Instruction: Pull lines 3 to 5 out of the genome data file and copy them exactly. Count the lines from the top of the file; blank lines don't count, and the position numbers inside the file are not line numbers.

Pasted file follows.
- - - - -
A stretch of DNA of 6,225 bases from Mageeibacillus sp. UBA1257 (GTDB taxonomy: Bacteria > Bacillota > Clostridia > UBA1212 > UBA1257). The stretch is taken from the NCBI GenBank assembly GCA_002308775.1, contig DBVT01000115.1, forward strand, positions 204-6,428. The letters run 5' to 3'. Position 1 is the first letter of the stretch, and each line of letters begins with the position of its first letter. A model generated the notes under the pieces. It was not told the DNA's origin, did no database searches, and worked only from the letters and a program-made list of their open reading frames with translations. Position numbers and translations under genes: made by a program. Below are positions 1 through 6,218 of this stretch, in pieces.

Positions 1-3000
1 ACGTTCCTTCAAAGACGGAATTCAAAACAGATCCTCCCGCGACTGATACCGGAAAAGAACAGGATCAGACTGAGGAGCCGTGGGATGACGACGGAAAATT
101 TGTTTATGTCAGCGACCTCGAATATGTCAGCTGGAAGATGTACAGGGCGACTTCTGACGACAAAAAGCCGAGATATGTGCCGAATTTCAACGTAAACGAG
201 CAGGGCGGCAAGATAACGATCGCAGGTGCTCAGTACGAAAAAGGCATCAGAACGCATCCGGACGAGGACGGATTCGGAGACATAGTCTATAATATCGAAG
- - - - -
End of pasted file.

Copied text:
1 ACGTTCCTTCAAAGACGGAATTCAAAACAGATCCTCCCGCGACTGATACCGGAAAAGAACAGGATCAGACTGAGGAGCCGTGGGATGACGACGGAAAATT
101 TGTTTATGTCAGCGACCTCGAATATGTCAGCTGGAAGATGTACAGGGCGACTTCTGACGACAAAAAGCCGAGATATGTGCCGAATTTCAACGTAAACGAG
201 CAGGGCGGCAAGATAACGATCGCAGGTGCTCAGTACGAAAAAGGCATCAGAACGCATCCGGACGAGGACGGATTCGGAGACATAGTCTATAATATCGAAG